Predators in the Stanley Cup Western Conference Finals will lead to a loud Nashville

Predators in the Stanley Cup Western Conference Finals will lead to a loud Nashville

May 16, 2017 3:06 AM


Hockey history will transpire this week with the NHL’s first Trophy game to be held in the state of Tennessee, when the 8th-seeded Nashville Predators seek the Clarence Campbell Cup in the Western Conference final against Anaheim.

The Preds will be flying high after earning the home-ice advantage with a split on the Ducks’ pond in Southern California, seeking to join “my” Los Angeles Kings in becoming a Stanley Cup champion as the bottom seed.

Meanwhile, Anaheim survived in Game 7 against Edmonton – no, really, the Ducks actually won a double-elimination contest on home ice following four previous losses, including the past three seasons –then promptly dropped the third-round series opener to the Predators.

Frankly, Nashville should lead the series, 2-0, but Ducks goalie John Gibson registered a key second-period save that spurred Anaheim to eventually tie and win Game 2 by scoring four times over a 19-minute span.

Meanwhile in the East, clear favorite Pittsburgh also survived a seventh game with Washington, then stuck to historical statistical form and dropped its opener to Ottawa. (Yes, I told you to avoid wagering on the Penguins on my day-of-game, GamingToday VIP Betting Picks).

Nashville’s Pekke Rinne is the best goalie remaining in the playoffs, allowing just 16 goals in 11 Stanley Cup starts before a mild Game 2 meltdown. His play helps anchor a blue line that is quickly rising to among the best in the NHL.

When the big off-season trade that sent Shea Weber to Montreal for P.K. Subban occurred, people didn’t realize Subban may only be the third-or-fourth best Nashville defenseman. This allows him to skate freely on the ice – he’s simply a better player when a touch more undisciplined than the style he needed to play in Montreal.

With Subban tilting the ice, it allows Nashville to dictate tempo and keep opponents on their toes.

Anaheim coach Randy Carlyle, down a game and trailing 2-0 in Game 2, finally countered. He switched the lines, bringing Ondrej Kase to the top line with C Ryan Getzlaf and LW Nick Ritchie. Kase scored the tying goal and Ritchie collected go-ahead marker, so Anaheim salvages a home split.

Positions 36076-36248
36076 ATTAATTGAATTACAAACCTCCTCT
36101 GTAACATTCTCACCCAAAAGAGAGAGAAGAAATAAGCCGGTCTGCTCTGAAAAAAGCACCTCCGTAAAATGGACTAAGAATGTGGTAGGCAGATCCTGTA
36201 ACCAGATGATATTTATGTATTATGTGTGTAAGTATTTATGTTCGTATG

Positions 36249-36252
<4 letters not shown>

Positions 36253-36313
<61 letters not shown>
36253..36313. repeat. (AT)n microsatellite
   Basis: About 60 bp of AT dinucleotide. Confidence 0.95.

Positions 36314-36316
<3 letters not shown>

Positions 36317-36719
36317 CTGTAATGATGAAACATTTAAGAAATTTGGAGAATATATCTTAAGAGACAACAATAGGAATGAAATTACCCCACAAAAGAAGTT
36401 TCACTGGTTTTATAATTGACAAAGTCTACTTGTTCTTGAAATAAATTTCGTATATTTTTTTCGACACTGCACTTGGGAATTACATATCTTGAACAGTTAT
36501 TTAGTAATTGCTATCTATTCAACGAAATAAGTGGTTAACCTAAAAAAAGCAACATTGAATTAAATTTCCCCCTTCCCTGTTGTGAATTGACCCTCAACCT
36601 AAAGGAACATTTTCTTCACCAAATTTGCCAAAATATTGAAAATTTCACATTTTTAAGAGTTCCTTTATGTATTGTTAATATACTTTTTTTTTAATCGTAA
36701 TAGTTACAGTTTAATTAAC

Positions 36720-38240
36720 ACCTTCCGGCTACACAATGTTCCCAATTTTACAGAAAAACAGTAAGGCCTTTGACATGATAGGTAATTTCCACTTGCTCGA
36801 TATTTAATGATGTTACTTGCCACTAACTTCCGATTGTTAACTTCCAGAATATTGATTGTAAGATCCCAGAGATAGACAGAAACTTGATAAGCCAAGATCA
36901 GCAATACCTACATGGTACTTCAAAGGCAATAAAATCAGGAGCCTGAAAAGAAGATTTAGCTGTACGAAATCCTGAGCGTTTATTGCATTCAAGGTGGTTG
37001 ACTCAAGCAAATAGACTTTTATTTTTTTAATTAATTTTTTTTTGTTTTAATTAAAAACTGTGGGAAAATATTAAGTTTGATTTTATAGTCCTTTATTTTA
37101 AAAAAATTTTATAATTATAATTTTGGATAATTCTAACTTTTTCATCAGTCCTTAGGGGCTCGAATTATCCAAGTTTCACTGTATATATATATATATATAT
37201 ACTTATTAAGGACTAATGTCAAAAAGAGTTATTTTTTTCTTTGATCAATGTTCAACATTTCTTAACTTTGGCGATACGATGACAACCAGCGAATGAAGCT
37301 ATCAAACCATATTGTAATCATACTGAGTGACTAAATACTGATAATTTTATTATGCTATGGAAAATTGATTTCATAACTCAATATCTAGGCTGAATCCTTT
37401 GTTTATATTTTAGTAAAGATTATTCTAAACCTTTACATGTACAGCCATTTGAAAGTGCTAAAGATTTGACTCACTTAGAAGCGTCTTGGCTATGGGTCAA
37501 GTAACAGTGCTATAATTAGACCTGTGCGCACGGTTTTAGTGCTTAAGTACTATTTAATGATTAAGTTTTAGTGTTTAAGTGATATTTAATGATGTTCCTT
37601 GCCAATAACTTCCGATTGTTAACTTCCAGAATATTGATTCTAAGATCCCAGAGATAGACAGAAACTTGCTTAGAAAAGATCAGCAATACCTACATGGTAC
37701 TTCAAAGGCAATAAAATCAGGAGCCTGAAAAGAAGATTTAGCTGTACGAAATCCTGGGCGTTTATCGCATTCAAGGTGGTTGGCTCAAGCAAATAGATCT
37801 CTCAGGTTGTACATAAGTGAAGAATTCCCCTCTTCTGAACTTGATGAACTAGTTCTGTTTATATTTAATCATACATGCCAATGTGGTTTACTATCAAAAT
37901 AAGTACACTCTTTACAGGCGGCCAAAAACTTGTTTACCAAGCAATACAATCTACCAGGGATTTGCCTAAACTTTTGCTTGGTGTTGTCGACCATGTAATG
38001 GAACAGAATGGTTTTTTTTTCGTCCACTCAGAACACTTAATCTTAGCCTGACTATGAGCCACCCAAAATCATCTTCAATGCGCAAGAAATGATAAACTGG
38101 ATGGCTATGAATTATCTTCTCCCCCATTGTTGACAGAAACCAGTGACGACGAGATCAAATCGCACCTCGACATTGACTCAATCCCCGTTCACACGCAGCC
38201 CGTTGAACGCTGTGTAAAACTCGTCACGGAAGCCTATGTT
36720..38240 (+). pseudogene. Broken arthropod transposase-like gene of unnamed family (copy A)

Meanwhile, Anaheim’s P.R. department continues to feed the media on how the team would be playing better if Patrick Eaves was healthy. There’s no timetable for a return.

Bobby Ryan’s third game-winning goal of the playoffs and second in overtime gave heavy underdog Ottawa the jump in the East final for the Prince of Wales Trophy. By Tuesday we will know if the Senators are up 2-0 or tied 1-1.

The Senators’ 1-3-1 zone trap fore-checking style gave the Penguins fits. It’s a variation of the old left wing trap once utilized by New Jersey. In the opener, Ottawa took four penalties – all in the first period, yet the Penguins come nowhere close to scoring despite more than seven minutes with the man advantage. Horrible.

People forget, Ryan was once hampered by a finger injury (of all things) that nearly ended his career. His heart and experience showed, which leads to another mistaken point the public holds regarding the Senators.

This is not, by normal definition, a “young” roster. The Senators have skaters who have reached the Stanley Cup final, including RW Chris Neal and C Chris Kelly. Both are holdovers from the 2006-07 Cup finalist Senators.

In addition, D Dion Phaneuf is playing well with the old Toronto shadow lifted – he once scored an OT winner against Ottawa – while G Craig Anderson has previously won a playoff series to go along with two this spring.

Over the past six weeks, I kept mentioning the virtues of the Senators and they keep winning. Now, I am not saying the Sens will topple the Pens, but for all of you who selected Pittsburgh in five games or less, you need to be more selective on when to bet on them.

This isn’t the 1992 Penguins club that lost all four Game 1s en route to the Cup, yet they did get past Washington. And since Ottawa (and the Maple Leafs) play a similar style, PIT should prevail, but in six games, not four or five.

Should Anaheim and Pittsburgh advance, be aware that Ducks goalie John Gibson is a native of the Steel City.